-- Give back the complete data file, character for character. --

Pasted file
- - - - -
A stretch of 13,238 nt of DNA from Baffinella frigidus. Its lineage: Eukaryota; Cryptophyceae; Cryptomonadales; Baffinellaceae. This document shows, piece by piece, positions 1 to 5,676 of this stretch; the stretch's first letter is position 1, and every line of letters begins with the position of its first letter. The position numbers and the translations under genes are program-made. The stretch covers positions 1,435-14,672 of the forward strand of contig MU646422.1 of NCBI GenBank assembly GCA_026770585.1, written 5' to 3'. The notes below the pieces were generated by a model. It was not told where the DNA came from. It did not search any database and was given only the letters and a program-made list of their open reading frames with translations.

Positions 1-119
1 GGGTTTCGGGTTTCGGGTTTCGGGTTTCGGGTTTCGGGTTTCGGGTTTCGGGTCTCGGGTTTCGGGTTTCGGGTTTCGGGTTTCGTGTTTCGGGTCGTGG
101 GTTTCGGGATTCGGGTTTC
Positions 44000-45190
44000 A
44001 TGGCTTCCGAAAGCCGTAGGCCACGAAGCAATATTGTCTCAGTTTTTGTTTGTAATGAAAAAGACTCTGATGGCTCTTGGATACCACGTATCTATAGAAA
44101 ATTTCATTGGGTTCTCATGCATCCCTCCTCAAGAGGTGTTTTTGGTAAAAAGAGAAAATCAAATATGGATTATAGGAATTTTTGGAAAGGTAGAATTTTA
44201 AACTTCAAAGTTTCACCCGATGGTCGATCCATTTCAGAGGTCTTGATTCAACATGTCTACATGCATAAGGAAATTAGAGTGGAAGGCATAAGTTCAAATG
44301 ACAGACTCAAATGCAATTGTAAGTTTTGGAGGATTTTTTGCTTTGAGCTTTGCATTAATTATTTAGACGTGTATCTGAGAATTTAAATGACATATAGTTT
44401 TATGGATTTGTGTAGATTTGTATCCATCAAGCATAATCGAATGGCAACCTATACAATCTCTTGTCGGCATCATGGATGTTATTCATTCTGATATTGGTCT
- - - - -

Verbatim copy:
A stretch of 13,238 nt of DNA from Baffinella frigidus. Its lineage: Eukaryota; Cryptophyceae; Cryptomonadales; Baffinellaceae. This document shows, piece by piece, positions 1 to 5,676 of this stretch; the stretch's first letter is position 1, and every line of letters begins with the position of its first letter. The position numbers and the translations under genes are program-made. The stretch covers positions 1,435-14,672 of the forward strand of contig MU646422.1 of NCBI GenBank assembly GCA_026770585.1, written 5' to 3'. The notes below the pieces were generated by a model. It was not told where the DNA came from. It did not search any database and was given only the letters and a program-made list of their open reading frames with translations.

Positions 1-119
1 GGGTTTCGGGTTTCGGGTTTCGGGTTTCGGGTTTCGGGTTTCGGGTTTCGGGTCTCGGGTTTCGGGTTTCGGGTTTCGGGTTTCGTGTTTCGGGTCGTGG
101 GTTTCGGGATTCGGGTTTC
Positions 44000-45190
44000 A
44001 TGGCTTCCGAAAGCCGTAGGCCACGAAGCAATATTGTCTCAGTTTTTGTTTGTAATGAAAAAGACTCTGATGGCTCTTGGATACCACGTATCTATAGAAA
44101 ATTTCATTGGGTTCTCATGCATCCCTCCTCAAGAGGTGTTTTTGGTAAAAAGAGAAAATCAAATATGGATTATAGGAATTTTTGGAAAGGTAGAATTTTA
44201 AACTTCAAAGTTTCACCCGATGGTCGATCCATTTCAGAGGTCTTGATTCAACATGTCTACATGCATAAGGAAATTAGAGTGGAAGGCATAAGTTCAAATG
44301 ACAGACTCAAATGCAATTGTAAGTTTTGGAGGATTTTTTGCTTTGAGCTTTGCATTAATTATTTAGACGTGTATCTGAGAATTTAAATGACATATAGTTT
44401 TATGGATTTGTGTAGATTTGTATCCATCAAGCATAATCGAATGGCAACCTATACAATCTCTTGTCGGCATCATGGATGTTATTCATTCTGATATTGGTCT